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Of course you are. You’re a Like the Dew reader.
Let’s be honest with each other. We have a sharp group of folks in the Like the Dew community, and we’d like to offer a new way for you to contribute to the Web site and share your knowledge and talents with your fellow readers.
This week we’re introducing a “Mini Dew Reviews” department. We invite each of you to participate and become a Like the Dew reviewer and tell other readers about the best restaurants in your town or other cities you visit, the best artists and exhibits, the movies you’ve enjoyed (or not), the great TV shows you’ve watched, the plays in local theaters, the concerts you’ve seen. We’d even like to hear about the bars and taverns with ambience you’ve visited. (Yes, even in the South, we do have some ambience.)
Like the Dew readers are spread out around the region, and we hope to gain a richer appreciation of the opportunities out there in South-land. Your views can help guide your fellow readers toward new opportunities.
Feel free to review any aspect of arts and culture. Tell us about upcoming festivals or exhibits we might want to visit. You can even tell us about political rallies or community or club meetings that might interest some readers.
Mini reviews can be a sentence or two or longer if you have a lot to say.
All you need to do is write your review in the box that appears on the lower right corner of the home page and click “submit.”
It’s quick. It’s easy. You’ll be providing a great service for others.
And after you’ve written, be sure to update your resume to let folks know you’re a Like the Dew restaurant critic or movie reviewer or rock music writer or cultural correspondent. Congratulations. You’re hired.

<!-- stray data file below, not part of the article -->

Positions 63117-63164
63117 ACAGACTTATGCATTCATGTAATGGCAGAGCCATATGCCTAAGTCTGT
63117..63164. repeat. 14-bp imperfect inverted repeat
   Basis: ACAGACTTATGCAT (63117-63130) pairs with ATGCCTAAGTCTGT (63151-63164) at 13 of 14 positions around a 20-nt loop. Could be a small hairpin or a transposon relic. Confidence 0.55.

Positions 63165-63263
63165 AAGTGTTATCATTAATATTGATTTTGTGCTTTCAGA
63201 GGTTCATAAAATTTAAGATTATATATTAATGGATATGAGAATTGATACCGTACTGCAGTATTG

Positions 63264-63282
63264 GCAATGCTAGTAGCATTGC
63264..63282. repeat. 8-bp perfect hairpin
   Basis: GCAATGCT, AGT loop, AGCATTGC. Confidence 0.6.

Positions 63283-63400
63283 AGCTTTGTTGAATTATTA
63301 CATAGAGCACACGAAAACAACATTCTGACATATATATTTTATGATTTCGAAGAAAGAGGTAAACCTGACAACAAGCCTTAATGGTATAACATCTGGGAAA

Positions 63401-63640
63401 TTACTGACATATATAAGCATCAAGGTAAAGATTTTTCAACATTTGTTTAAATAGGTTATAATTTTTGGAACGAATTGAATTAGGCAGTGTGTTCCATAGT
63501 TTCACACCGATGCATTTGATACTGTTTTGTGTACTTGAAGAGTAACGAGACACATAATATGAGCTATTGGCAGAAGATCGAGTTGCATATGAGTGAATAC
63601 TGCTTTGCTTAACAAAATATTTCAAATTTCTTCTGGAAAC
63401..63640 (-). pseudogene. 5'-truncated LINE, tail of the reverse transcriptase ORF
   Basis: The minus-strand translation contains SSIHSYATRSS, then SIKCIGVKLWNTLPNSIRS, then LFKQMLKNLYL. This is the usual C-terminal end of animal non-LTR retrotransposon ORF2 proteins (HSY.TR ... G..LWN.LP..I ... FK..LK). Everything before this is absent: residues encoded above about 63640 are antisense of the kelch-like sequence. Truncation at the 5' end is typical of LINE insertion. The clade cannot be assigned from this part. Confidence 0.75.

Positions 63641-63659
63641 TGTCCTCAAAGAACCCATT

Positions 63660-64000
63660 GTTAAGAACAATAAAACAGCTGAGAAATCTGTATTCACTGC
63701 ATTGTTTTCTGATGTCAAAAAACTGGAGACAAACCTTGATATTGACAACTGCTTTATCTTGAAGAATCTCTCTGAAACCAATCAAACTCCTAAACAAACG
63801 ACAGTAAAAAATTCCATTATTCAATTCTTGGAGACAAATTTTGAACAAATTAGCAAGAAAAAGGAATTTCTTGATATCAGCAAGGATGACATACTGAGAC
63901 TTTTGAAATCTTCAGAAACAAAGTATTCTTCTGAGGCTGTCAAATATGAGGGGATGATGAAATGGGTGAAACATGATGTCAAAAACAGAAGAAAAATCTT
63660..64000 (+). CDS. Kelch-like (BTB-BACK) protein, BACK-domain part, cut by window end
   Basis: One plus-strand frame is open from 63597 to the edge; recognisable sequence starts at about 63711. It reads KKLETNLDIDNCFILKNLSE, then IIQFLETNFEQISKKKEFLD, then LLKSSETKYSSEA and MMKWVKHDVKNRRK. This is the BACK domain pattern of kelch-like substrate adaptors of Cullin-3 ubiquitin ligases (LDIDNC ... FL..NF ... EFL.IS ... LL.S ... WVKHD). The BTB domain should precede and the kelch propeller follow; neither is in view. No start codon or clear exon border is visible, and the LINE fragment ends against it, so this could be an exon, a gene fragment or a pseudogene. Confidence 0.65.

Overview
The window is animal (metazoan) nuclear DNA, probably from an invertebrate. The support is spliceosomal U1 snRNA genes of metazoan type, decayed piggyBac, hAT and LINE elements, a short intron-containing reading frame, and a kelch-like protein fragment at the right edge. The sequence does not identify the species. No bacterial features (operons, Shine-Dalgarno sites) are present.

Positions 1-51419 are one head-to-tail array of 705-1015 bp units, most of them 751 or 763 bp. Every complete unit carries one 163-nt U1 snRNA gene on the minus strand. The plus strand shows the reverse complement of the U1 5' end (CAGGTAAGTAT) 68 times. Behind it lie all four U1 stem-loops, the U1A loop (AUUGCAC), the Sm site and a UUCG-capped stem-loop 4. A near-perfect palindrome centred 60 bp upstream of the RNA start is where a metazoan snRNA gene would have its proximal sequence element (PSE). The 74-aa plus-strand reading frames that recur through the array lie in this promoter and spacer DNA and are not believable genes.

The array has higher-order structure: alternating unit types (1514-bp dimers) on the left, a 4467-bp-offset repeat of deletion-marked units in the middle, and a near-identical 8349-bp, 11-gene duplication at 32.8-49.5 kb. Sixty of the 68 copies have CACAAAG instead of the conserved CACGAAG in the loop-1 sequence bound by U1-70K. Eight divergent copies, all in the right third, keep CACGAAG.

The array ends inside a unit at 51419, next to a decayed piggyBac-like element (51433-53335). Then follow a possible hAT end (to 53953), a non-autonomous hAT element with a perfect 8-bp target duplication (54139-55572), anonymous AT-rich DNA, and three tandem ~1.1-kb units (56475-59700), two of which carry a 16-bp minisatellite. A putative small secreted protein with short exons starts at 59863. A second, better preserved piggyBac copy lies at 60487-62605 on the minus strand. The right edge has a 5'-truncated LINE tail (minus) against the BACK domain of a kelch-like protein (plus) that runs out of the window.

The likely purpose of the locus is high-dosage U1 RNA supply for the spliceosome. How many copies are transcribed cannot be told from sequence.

NOTE: You can also reach Mini Dew Reviews through this link: http://likethedew.com/#minidewreview
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When I met Ernest, we courted for five months, and after we married, on February 2, 1974, in Fort Valley, GA. That was 40 years ago. I wrote my parents in Anniston, AL. They replied with the hardest letter that I have ever received. They knew I was gay. That was not their problem. Ernest's being black was the hard part for them. In their letter they wished us all happiness but asked me not to bring Ernest home with me. They hoped that I would continue to visit, but they did not want to put their friends to t Read on →
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At this time in my life I am beginning to view so much of what is happening around me through an increasingly cynical prism. As a friend is quick to point out, though, that behind every committed cynic there is a disappointed idealist wondering what happened to a world that once seemed so good and full of possibilities. I blame Shakespeare for part of my mental dyspepsia. It all began back in university when a supercilious professor dressed down a fellow student for misspelling the bard’s name. Now after reading Bill Bryson’s book Shakespeare: The World As Stage, I find that the Read on →